Plants and Animals
Panicum longifolium Panic grass
Tall tufted grass of coastal plain marshes; stems compressed with narrow leaves; most leaves basal, with inrolled margins and long hairs on the top of the blade; open panicles purple to green in color, with small spikelets (2-2.5 mm).
Status and Rank
US Status: No Status/Not Listed
State Status: T - Threatened (legally protected)
Global Rank: G4 - Apparently secure
State Rank: S2 - Imperiled
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Information is summarized from MNFI's database of rare species and community occurrences. Data may not reflect true distribution since much of the state has not been thoroughly surveyed.
Long-leaved panic grass is found in seasonally flooded wetlands formed in shallow depressions and potholes in glacial lakeplain landscapes.
Natural Community Types
For each species, lists of natural communities were derived from review of the nearly 6,500 element occurrences in the MNFI database, in addition to herbarium label data for some taxa. In most cases, at least one specimen record exists for each listed natural community. For certain taxa, especially poorly collected or extirpated species of prairie and savanna habitats, natural community lists were derived from inferences from collection sites and habitat preferences in immediately adjacent states (particularly Indiana and Illinois). Natural communities are not listed for those species documented only from altered or ruderal habitats in Michigan, especially for taxa that occur in a variety of habitats outside of the state.
Natural communities are not listed in order of frequency of occurrence, but are rather derived from the full set of natural communities, organized by Ecological Group. In many cases, the general habitat descriptions should provide greater clarity and direction to the surveyor. In future versions of the Rare Species Explorer, we hope to incorporate natural community fidelity ranks for each taxon.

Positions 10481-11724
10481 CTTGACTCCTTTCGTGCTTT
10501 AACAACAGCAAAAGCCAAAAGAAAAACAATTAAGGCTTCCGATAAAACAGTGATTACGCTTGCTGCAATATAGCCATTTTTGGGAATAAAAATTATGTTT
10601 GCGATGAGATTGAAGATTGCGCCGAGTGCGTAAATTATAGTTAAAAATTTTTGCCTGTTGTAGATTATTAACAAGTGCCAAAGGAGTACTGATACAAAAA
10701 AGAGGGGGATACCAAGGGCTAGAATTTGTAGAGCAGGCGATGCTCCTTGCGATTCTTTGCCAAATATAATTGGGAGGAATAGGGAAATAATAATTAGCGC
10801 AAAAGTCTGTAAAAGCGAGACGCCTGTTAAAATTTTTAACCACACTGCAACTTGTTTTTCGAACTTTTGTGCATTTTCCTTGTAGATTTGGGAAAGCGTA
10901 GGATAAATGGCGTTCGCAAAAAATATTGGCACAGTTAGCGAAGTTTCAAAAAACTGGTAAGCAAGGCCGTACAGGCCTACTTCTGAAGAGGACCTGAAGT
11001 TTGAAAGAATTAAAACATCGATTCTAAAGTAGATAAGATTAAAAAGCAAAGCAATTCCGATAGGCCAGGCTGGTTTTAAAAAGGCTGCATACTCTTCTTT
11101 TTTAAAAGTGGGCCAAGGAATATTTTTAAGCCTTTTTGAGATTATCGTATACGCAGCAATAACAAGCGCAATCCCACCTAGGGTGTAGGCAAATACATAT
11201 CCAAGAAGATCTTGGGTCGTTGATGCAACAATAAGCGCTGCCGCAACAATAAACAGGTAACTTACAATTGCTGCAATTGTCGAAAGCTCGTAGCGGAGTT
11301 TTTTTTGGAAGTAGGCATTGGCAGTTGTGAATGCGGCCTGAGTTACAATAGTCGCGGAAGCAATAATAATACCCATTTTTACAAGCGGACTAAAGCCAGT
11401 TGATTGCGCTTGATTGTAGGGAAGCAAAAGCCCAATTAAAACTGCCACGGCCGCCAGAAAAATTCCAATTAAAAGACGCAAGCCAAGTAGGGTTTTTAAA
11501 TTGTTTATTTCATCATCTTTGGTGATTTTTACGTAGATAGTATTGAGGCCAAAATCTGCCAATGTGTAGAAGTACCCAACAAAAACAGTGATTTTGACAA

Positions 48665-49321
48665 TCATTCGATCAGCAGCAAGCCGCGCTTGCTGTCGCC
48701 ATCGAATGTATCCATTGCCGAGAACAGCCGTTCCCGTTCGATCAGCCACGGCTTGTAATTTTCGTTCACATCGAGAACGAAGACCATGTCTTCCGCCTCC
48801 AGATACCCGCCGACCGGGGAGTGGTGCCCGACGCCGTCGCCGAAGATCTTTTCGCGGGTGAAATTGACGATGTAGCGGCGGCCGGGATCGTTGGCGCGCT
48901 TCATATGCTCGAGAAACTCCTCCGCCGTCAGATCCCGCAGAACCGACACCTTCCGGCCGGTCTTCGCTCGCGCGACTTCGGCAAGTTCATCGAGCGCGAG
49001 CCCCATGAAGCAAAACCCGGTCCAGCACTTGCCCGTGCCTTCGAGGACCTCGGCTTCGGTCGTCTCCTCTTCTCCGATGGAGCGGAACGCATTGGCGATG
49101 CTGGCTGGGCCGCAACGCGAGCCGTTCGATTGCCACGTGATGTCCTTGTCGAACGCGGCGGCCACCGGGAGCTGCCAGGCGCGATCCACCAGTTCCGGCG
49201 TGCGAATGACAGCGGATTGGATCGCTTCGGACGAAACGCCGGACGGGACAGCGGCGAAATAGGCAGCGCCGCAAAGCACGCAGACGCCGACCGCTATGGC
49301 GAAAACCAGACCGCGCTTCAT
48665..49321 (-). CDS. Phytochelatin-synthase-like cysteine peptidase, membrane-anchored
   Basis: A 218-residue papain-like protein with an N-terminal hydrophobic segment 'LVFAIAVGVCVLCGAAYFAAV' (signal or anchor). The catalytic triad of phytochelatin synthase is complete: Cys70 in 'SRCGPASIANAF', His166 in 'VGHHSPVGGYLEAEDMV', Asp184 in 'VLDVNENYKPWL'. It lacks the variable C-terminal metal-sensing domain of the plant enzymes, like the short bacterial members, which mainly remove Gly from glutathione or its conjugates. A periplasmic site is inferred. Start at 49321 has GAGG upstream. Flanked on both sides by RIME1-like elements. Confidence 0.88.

Colic root, three-awned grass, slender fragrant goldenrod, steeplebush, Canada rush, water horehound, marsh blazing star, winged loosestrife, rattlesnake grass, gray dogwood, bluejoint grass, twig-rush, sedges, bushy aster, black-fruited spike-rush, umbrella-grass, northern clubmoss, panic grass, cross-leaved milkwort, bald-rush, tall beak-rush, tooth-cup, netted nut-rush, hyssop hedge nettle, marsh St John's-wort, pipewort, autumn sedge, and meadow beauty. The shrub margin may include red maple, black gum, pin oak, black chokecherry, dogwoods, and buttonbush.
This plant requires the conservation and protection of wetland hydrology. It may require prescribed burning to perpetuate populations and is vulnerable to ORV impacts.
Random meander search covers areas that appear likely to have rare taxa, based on habitat and the judgement of the investigator.
Survey Period: From first week of August to fourth week of September
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